Both women and men were dedicated to the New Left. As the decade progressed, women were clearly dissatisfied with their treatment. The “us vs. them” mentality seems irrational to some critics and could possibly be classified as a latent function of feminism since the organizers of the movement did not intend for some women to turn against the opposite sex. This courage blossomed in 1963 when Betty Friedan’s phenomenal book The Feminine Mystique was published. In her book, Friedan labelled this problem “the problem with no name.”Second-generation issues may be classified as topics like rape, sexual harassment, marriage and divorce, women’s education, affirmative action, and the reproductive rights of women. 

During the summer of 2014, a movement called Women against Feminism gained national attention. Here women describe why they feel that modern feminism does not speak for or to them. Many feminists have spoken out against this movement stating that these women do not fully understand the definition of feminism.

So, now the question is what went wrong? And why are the seeds of this novel thoughts frowned upon as poisons of society. The growing hatred towards feminism, is gaining momentum at all platforms, be it social networking sites or our day to day discourses. We have outgrown from a stage of collective bargain to being a fundamentalist. Who is to be blamed? Do the agencies involved in administration of Justice and Equality have any say? To, explain this, I will take the example of Abortion laws, also to begin with I would like to add a disclaimer here that I neither speaking in favour or against the legality of abortion. 
The issue seems to have been the core of every social networking site, newspapers and also a point of sublimation amongst the legal fraternity. I might seem to be defending our current laws on the issue; well no I am always in favour of introspection and liberal interpretation of our statutes, but my bone of contention at this juncture is to make us understand the right oriented dialogue in our society.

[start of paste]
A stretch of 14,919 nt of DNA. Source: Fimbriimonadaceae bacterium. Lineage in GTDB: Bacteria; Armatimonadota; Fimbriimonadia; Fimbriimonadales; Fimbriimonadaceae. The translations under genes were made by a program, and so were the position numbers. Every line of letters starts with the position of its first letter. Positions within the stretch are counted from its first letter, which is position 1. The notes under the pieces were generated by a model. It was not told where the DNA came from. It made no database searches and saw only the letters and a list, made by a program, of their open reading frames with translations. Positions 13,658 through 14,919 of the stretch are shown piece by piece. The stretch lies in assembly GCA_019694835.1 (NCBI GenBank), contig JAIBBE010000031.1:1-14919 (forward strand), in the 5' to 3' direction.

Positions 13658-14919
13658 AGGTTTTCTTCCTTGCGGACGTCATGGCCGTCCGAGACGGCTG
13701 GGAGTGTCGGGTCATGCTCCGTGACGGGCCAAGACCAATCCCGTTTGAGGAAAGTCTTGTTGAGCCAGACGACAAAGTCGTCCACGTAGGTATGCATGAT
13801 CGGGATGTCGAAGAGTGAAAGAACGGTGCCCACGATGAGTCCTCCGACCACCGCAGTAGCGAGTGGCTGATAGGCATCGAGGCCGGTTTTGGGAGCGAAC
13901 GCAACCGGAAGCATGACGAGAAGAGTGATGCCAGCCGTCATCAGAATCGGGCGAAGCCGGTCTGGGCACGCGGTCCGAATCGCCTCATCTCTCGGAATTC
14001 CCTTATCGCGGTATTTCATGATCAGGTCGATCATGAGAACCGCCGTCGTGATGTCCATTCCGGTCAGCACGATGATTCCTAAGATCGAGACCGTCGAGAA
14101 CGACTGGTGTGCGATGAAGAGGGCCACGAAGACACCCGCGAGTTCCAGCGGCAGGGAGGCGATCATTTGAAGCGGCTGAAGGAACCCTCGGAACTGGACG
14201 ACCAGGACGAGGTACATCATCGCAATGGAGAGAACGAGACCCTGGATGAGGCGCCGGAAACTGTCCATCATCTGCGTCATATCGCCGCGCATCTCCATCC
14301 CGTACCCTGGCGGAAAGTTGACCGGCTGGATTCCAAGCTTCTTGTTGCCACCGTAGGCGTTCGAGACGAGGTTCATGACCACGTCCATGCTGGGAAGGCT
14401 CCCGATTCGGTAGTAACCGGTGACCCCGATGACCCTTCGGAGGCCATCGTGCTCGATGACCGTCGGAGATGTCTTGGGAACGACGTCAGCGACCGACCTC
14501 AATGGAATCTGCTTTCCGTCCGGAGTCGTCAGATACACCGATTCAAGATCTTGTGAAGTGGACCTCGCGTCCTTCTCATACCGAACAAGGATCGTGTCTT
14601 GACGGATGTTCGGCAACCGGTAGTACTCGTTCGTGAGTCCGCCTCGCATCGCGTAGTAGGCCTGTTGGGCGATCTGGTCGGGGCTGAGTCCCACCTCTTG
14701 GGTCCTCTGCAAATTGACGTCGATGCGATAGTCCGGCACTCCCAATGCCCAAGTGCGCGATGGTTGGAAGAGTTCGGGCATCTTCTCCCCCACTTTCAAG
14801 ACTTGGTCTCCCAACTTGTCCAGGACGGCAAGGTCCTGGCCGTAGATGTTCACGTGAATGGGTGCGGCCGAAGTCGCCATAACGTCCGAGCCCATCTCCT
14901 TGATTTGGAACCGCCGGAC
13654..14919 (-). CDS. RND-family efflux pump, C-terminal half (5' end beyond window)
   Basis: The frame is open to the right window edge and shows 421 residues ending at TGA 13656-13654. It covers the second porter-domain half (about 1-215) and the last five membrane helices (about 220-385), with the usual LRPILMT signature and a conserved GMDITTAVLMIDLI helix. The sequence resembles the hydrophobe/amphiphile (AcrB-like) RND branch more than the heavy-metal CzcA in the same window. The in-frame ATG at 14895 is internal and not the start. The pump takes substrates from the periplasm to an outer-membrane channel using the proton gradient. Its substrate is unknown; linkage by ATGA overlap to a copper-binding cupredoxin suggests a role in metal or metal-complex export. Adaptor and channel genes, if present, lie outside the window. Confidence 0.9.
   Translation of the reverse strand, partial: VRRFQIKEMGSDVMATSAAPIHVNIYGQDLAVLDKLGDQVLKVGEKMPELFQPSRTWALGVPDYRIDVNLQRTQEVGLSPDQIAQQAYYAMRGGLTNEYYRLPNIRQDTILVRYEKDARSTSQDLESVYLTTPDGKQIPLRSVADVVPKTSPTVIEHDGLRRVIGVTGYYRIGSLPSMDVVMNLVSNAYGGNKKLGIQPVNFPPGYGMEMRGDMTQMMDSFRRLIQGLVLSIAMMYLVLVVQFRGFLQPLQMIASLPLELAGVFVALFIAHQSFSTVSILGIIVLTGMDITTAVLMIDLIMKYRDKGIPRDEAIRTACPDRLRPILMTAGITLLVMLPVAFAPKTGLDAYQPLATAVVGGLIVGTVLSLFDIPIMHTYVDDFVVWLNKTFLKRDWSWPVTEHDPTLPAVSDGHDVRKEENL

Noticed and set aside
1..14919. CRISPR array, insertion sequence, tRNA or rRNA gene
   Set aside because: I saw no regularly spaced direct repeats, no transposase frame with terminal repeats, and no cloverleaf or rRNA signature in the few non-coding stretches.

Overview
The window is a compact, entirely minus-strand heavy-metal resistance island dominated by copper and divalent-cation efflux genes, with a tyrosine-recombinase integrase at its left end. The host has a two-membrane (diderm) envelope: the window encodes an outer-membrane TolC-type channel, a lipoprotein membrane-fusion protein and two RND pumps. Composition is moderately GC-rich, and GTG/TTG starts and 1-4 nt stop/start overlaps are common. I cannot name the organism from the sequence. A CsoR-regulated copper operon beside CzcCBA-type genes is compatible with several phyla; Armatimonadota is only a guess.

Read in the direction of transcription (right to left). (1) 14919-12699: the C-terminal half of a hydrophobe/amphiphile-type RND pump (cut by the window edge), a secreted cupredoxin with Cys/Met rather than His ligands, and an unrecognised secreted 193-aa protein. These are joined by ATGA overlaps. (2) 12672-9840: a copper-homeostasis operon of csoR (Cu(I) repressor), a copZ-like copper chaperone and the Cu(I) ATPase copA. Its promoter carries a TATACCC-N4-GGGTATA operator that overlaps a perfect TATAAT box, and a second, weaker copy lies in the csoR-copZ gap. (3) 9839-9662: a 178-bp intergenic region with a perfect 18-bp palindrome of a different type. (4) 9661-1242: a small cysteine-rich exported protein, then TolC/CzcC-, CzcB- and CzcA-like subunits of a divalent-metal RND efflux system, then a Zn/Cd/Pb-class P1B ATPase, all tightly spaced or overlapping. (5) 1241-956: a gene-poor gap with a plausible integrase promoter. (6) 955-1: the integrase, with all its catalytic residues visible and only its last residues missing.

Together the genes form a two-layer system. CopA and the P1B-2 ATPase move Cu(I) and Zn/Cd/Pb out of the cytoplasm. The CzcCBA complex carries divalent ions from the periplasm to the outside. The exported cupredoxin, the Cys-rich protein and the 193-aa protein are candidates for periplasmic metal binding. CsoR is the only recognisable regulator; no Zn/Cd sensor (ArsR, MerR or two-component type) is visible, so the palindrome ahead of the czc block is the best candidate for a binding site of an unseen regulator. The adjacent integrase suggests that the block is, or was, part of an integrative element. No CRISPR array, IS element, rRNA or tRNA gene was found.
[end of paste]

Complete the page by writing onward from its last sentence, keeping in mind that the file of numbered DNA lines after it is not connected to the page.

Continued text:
Laying the Foundation: A Right to Privacy

Eight years before Roe was decided, the Supreme Court heard arguments in another case that would lay the groundwork for the coming abortion rights decisions. In Griswold v. Connecticut, the Supreme Court ruled that a Connecticut law prohibiting the use of contraceptives violated the constitutionally sheltered “right to privacy,” laying the foundation for the constitutional right under which Roe would eventually find shelter. But the arguments over what constituted a “right to privacy” were far from settled. The right to privacy that many of us hold as dominant to our civil liberties today is not one that is found in the Constitution, at least not explicitly. The word “privacy” never appears in the Constitution, nor is the right to the indistinct concept of privacy ever voiced or enumerated. Instead, the right to privacy as we know it today is founded on legal reasoning extrapolated from the protections found within the Constitution’s language.

In Griswold, the Supreme Court concluded that while there was no categorical mention of privacy in the Constitution, the privacy rights implied in the Bill of Rights and subsequent amendments demonstrated that the Founders intentions to respect and recognise the same. For example, the Court reasoned that the First Amendment protected the privacy of personal faith; the Fourth Amendment protected the privacy of one’s person and belongings, and so on and so forth.